First thoughts about birds with arms

Then I started thinking about chickens. What about a chicken with arms? Much more useful, I thought. I had so much fun imagining what a chicken could do with a pair of arms that, soon after, Henny was born. I became so intrigued that I drew her in every imaginable scenario in every handy medium — from pen and ink to gouache to colored pencil. By the time Henny was published, I had more than a few fat binders and numerous sketchbooks overflowing with her.


Early Henny doodles


Early Henny cover idea



Study sketches for Henny


Then came time for the final art. It happened that Henny was acquired by Simon & Schuster/Paula Wiseman Books based on a rough dummy, rendered entirely in pencil, so I had to decide what to use for the final art. Having been trained as an architect and scientific illustrator and having been a portrait artist, I was very used to working in pencil, pen and ink, pastel, and gouache.


Pen and ink, colored pencil


Gouache, colored pencil

Shortly before the book offer, I (serendipitously) inherited a generous supply of watercolors, brushes, and what seemed like an endless supply of watercolor paper from a distant relative. So I thought, why not?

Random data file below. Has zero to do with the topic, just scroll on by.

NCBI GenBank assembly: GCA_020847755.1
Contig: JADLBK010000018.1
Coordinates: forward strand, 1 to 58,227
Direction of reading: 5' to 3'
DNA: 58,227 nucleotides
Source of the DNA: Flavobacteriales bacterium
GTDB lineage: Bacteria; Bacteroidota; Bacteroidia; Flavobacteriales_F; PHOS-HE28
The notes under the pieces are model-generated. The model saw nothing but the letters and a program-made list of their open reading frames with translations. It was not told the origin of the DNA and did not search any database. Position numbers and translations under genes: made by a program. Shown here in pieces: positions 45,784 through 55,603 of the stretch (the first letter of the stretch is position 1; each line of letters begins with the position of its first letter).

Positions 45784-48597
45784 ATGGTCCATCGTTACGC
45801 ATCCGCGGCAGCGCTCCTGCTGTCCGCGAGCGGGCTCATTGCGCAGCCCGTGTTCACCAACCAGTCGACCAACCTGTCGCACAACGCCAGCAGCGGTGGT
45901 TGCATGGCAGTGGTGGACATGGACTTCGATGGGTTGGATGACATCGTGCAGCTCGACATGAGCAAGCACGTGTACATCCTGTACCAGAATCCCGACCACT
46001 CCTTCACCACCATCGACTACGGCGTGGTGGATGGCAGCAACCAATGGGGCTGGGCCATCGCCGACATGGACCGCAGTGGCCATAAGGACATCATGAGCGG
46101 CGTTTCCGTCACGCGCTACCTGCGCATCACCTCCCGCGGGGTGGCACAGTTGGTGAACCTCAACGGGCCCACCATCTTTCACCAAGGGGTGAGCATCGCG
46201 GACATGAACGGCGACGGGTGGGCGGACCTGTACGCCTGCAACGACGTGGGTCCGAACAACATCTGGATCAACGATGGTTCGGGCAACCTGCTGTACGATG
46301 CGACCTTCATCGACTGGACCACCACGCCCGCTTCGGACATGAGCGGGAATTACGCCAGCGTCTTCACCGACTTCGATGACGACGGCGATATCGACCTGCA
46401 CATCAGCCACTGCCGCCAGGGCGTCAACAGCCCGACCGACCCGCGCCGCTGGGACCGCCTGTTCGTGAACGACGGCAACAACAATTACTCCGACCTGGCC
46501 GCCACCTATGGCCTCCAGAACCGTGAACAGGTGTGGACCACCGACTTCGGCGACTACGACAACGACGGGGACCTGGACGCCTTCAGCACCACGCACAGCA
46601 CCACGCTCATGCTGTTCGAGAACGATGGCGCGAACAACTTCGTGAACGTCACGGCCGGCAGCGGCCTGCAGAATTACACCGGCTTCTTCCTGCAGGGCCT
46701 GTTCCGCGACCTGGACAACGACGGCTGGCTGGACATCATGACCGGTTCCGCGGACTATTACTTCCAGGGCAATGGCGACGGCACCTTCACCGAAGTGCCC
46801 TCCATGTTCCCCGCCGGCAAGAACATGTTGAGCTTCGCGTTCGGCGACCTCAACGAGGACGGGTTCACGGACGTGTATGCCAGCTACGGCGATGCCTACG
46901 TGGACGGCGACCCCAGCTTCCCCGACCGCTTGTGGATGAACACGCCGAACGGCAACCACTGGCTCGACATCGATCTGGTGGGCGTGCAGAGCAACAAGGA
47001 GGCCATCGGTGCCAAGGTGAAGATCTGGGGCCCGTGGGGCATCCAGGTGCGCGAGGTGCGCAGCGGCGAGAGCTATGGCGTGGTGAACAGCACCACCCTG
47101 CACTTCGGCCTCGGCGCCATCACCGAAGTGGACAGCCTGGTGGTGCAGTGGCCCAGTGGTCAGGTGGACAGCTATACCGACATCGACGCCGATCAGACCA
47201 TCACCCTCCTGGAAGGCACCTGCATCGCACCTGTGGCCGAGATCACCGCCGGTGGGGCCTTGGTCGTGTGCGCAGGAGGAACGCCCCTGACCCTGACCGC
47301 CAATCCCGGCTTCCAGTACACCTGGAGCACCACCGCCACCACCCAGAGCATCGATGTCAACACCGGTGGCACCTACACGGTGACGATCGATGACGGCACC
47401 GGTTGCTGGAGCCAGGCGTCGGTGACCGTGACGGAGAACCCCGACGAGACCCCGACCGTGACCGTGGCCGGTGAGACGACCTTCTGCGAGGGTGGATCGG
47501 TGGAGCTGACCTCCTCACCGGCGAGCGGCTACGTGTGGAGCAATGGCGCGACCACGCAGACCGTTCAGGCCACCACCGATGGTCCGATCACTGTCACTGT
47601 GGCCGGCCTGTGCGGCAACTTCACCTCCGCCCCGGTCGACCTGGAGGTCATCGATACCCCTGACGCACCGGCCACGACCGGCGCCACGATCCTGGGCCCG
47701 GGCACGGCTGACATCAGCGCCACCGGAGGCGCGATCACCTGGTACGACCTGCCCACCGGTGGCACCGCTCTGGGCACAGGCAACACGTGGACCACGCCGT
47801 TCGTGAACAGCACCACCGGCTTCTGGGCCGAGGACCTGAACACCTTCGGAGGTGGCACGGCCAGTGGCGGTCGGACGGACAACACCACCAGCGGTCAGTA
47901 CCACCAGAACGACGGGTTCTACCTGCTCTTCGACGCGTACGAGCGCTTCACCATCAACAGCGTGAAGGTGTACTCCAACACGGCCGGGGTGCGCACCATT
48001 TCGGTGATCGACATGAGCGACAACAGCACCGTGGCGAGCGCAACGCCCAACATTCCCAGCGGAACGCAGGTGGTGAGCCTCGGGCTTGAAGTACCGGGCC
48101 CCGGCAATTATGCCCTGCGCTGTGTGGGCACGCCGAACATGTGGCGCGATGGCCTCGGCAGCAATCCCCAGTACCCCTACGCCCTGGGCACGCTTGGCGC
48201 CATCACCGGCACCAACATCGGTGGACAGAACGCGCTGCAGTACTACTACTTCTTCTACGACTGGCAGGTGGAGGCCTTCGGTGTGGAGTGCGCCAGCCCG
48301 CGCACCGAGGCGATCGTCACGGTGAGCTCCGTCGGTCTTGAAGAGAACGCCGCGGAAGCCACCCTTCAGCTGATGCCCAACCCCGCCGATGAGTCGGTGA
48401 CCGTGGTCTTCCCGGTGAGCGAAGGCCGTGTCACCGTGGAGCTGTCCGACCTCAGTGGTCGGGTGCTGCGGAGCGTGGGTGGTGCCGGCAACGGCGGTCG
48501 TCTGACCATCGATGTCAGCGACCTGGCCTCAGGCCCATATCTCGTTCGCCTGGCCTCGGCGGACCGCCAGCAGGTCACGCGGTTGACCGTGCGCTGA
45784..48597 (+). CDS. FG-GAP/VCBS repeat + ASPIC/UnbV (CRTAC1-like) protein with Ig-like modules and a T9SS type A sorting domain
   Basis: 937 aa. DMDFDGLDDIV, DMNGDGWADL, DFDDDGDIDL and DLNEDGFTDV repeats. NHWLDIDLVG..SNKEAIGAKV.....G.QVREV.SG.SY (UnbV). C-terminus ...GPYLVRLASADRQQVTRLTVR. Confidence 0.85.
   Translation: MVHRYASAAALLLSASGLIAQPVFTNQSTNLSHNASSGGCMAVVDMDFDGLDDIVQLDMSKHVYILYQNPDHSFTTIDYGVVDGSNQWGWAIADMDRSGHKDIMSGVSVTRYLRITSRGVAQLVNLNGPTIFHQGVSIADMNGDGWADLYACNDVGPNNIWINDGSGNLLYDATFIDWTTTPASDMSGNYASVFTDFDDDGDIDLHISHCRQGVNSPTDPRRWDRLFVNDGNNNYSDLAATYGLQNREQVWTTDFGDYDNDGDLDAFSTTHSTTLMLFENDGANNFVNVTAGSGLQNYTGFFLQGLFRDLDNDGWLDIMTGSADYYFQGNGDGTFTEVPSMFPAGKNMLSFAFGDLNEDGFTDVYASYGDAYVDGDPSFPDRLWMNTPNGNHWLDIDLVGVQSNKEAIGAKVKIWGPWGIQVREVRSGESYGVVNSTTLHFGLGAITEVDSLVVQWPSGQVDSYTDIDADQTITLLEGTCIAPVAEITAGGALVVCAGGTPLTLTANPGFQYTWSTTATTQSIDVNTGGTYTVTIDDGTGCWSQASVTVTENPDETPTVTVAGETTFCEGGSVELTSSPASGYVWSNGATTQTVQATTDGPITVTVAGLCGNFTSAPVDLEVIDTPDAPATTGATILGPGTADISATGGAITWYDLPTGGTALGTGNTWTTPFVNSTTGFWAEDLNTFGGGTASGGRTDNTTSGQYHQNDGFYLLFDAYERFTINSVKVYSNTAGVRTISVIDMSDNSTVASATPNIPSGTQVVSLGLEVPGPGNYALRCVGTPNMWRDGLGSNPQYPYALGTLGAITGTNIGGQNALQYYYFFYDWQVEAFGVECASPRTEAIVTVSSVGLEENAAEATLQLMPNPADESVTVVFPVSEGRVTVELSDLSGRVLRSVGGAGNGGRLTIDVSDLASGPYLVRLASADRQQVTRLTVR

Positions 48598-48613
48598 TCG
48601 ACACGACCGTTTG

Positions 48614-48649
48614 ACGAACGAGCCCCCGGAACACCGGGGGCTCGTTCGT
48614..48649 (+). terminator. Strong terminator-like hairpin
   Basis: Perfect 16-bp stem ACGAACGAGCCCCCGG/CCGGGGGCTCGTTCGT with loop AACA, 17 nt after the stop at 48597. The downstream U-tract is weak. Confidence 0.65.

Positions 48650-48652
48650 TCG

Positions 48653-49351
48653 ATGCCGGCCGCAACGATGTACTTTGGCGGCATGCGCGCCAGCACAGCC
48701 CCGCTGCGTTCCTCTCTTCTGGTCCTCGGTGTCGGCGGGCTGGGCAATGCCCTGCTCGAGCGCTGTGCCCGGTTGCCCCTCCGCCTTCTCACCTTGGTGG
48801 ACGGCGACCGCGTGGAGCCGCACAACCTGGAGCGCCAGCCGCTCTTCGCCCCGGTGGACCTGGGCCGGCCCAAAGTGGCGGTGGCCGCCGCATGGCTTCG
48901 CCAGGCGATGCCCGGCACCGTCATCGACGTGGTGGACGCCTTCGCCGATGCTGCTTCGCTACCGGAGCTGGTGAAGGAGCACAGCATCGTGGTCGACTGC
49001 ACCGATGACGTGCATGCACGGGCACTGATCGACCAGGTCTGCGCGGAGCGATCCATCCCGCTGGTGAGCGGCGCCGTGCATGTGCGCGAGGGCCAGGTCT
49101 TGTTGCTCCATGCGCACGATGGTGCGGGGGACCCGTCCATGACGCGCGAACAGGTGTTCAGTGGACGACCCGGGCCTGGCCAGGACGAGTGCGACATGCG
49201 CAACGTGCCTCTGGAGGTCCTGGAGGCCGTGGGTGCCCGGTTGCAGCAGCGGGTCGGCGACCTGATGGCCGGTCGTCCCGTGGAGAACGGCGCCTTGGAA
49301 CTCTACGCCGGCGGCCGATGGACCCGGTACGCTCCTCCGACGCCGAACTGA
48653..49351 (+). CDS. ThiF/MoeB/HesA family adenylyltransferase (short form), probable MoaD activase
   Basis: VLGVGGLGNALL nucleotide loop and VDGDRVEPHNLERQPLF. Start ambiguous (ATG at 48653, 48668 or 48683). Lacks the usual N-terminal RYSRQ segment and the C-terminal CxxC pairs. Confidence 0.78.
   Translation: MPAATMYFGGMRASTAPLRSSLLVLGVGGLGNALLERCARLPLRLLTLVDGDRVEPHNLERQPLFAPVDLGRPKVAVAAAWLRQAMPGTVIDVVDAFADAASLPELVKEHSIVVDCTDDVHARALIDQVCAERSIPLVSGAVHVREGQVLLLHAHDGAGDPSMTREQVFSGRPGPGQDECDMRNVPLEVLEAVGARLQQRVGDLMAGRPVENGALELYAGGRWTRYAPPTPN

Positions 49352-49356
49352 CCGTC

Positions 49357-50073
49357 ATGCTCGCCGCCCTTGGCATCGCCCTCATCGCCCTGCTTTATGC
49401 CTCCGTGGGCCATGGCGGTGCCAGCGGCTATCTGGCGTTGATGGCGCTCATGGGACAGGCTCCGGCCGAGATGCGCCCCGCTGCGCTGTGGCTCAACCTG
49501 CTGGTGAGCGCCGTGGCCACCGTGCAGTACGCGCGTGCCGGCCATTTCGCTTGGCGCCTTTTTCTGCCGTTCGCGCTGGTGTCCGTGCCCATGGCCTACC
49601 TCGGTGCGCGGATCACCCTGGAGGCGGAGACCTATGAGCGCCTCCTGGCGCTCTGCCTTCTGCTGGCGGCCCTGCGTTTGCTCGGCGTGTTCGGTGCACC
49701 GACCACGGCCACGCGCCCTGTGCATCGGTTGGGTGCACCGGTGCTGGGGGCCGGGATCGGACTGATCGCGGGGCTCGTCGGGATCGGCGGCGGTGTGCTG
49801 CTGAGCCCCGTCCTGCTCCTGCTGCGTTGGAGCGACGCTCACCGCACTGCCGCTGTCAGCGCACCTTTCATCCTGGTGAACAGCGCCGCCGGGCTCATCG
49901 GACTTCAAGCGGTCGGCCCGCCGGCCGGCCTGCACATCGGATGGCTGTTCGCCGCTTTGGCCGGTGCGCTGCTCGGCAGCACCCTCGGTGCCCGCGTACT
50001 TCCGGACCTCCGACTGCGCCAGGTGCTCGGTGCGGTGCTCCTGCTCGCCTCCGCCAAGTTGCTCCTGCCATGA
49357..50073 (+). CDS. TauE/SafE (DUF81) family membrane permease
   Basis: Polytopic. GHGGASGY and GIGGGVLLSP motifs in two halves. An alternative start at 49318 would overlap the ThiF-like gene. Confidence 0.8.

All of the final art for Henny was rendered in pencil and watercolor on cold press watercolor paper.


First rough watercolor sketch of Henny


“Soon Henny begain to imagine all the other things she could do.”
(Click to enlarge)


“She didn’t like being different.”
(Click to enlarge)


“Sometimes Henny followed Mr. Farmer around. He was always very busy.”
(Click to enlarge)


(Click to enlarge)


(Click to enlarge)

So now that it’s been a couple of months since Henny’s book debut and I can step back from it all a little, I have to say how much I am enjoying reading and seeing some of the reactions to my unusual character. Some of the most frequently used words I’ve read in comments and reviews about her are: adorable, weird, funny, lovely, quirky, sweet, and hilarious — and someone even said she was creeptacular.

I just can’t resist drawing Henny as creeptacular:

I love all these observations, because I think it shows there’s a complexity to Henny’s character that’s getting people thinking and feeling on multiple levels.

But I have to say that the most satisfying responses have been from the kids. They seem to take it in stride that Henny was born different. Even if they initially think Henny is a bit odd, by the end of the story her personality seems to win them over.


“… she tried to act natural … and fit in.”

At the moment, I have no plans for a Henny sequel, but I find I just can’t stop drawing and painting her. She’s been such a fun character and, after all, her story is about possibilities and using your imagination …


Henny being regal


Henny, waving like the Queen



Henny in her debut attire


 

So now, cue the pig:

My next book, also with Simon & Schuster/Paula Wiseman Books, is Peddles (due out early 2016). Peddles is still in the works, but let’s just say it’s a story about a little pig with some BIG ideas.


(Click to enlarge)

Meanwhile, I’m continuing on with my strenuous doodling. I have a standing goal to draw something everyday and post it. I have to admit I don’t always make it, but I like the challenge and it’s certainly led me to come up with some interesting character and story ideas — so stay tuned.


Sketchbook and some works-in-progress